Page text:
The five SMPC members who wished to increase Bank Rate did so for three main reasons. One was the threat to the credibility of the UK’s counter-inflation framework if the Bank continued to ignore persistent overshoots of the 2% Consumer Price (CPI) inflation target, especially when the inflation rate perceived by many people was the 4¾% or so recorded by the various retail price measures. Another was the view that the aggregate global economy was closer to overheating than depression. The third reason for a rate rise was the belief that the depreciation of sterling had not been an exogenous ‘Act of God’ but that it, instead, reflected the relative laxity of Britain’s monetary stance compared with other countries.
Several factors explained why four SMPC members thought that this was not a time to raise Bank Rate. One fear was that the economic recovery was so anaemic that it would be de-railed by the additional business uncertainty generated by even a small hike in Bank Rate. Another concern was that the UK banking system was so fragile that it would be incapable of generating sufficient money and credit to support recovery if the official rate went up. Both doves and hawks agreed, however, that the Basle III proposals on bank regulation were perversely pro-cyclical and risked reduced global supplies of money and credit leading to a renewed global recession. Finally, there was a fear that the hike in Value Added Tax to 20% would squeeze living standards even further, depressing household consumption.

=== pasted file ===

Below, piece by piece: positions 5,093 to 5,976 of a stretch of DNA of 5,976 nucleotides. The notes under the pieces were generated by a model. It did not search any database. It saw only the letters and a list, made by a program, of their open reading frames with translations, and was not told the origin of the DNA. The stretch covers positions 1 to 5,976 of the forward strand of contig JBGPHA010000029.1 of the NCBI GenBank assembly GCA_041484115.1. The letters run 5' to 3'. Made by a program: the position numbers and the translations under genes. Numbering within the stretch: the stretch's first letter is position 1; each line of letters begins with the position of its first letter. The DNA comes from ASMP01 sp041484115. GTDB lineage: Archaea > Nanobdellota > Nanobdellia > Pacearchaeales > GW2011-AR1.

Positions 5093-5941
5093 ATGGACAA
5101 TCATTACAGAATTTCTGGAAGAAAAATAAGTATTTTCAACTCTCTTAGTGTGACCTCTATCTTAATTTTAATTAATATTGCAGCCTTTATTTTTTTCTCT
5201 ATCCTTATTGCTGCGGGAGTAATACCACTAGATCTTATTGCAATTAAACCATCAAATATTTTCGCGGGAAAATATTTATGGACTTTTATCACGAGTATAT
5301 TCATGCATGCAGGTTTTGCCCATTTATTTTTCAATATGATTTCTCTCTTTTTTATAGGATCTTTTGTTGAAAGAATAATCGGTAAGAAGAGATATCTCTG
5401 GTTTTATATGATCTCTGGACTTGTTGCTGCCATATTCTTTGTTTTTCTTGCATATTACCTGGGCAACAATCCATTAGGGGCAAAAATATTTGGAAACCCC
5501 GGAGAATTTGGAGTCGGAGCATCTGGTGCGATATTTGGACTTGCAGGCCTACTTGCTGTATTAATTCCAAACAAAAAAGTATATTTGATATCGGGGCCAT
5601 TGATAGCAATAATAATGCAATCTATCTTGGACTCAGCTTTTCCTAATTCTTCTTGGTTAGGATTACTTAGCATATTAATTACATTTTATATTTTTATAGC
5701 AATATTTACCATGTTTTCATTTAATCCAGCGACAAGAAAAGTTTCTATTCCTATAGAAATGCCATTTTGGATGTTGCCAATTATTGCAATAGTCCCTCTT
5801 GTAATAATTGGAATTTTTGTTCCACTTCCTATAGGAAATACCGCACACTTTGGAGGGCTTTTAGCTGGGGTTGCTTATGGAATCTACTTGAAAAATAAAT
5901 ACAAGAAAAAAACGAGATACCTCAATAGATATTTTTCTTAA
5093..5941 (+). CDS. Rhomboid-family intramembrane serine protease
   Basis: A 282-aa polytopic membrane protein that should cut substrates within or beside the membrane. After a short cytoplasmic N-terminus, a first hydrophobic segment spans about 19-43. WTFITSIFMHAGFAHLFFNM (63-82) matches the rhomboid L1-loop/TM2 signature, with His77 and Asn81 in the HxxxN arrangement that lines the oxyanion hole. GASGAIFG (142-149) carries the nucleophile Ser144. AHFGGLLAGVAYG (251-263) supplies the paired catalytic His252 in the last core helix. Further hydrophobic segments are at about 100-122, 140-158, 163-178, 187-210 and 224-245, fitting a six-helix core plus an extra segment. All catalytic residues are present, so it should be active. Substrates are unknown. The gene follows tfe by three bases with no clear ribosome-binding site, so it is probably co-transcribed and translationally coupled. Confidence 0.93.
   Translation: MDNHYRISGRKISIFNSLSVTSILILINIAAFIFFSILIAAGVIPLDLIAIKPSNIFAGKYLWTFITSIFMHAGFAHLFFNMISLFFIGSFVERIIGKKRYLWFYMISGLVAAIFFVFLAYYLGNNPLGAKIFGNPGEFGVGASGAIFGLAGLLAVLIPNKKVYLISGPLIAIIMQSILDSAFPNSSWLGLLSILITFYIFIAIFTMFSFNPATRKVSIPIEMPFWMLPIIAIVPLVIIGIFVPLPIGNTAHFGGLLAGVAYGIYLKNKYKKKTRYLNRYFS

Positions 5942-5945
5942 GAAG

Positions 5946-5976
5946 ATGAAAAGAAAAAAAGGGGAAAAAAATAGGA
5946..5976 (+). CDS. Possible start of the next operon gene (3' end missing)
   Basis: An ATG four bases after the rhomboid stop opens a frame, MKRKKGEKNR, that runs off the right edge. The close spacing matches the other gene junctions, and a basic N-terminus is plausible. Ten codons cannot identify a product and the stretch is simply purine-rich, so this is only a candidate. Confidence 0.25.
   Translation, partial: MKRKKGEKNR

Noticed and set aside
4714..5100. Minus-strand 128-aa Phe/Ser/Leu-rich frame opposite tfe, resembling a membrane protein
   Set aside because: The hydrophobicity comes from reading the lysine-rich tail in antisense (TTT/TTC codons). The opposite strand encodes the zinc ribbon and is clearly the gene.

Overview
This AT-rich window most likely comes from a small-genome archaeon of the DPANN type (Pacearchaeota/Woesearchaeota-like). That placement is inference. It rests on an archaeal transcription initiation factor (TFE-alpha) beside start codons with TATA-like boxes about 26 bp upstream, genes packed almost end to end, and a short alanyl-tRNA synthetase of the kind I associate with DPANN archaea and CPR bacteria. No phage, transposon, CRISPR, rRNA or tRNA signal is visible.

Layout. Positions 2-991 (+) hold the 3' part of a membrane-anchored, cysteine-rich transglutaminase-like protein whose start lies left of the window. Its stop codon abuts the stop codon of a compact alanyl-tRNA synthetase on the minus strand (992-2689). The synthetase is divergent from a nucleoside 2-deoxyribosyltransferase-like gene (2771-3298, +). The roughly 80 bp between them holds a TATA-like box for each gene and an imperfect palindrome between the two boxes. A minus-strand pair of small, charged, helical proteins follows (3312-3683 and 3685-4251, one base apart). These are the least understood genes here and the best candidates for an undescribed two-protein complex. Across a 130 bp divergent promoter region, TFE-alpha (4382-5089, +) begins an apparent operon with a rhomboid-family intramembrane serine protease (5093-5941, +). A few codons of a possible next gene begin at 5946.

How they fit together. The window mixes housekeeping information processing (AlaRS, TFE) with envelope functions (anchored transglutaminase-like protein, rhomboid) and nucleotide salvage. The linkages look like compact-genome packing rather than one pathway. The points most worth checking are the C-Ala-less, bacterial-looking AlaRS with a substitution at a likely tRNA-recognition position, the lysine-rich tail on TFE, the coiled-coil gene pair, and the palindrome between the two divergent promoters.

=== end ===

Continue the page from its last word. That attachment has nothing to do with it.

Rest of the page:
Notes to Editors
To arrange an interview with a member of the SMPC, please contact Stephanie Lis, Communications Manager, 077 5171 7781, 020 7799 8900, [email protected].
The SMPC is a group of independent economists who have gathered quarterly at the Institute of Economic Affairs (IEA) since July 1997. That it is the longest established such group in Britain and meets regularly to debate the deeper intellectual issues involved distinguishes the SMPC from the similar exercises carried out by a number of publications. The February SMPC poll was largely finalised before the publication of the weak preliminary UK GDP figures for the fourth quarter on 25th January. However, the experience of other countries that had ‘real’ winters more frequently than Britain suggested that much of this lost activity will be recouped by the middle of this year.
The mission of the Institute of Economic Affairs is to improve understanding of the fundamental institutions of a free society by analysing and expounding the role of markets in solving economic and social problems. The IEA is a registered educational charity and independent of all political parties.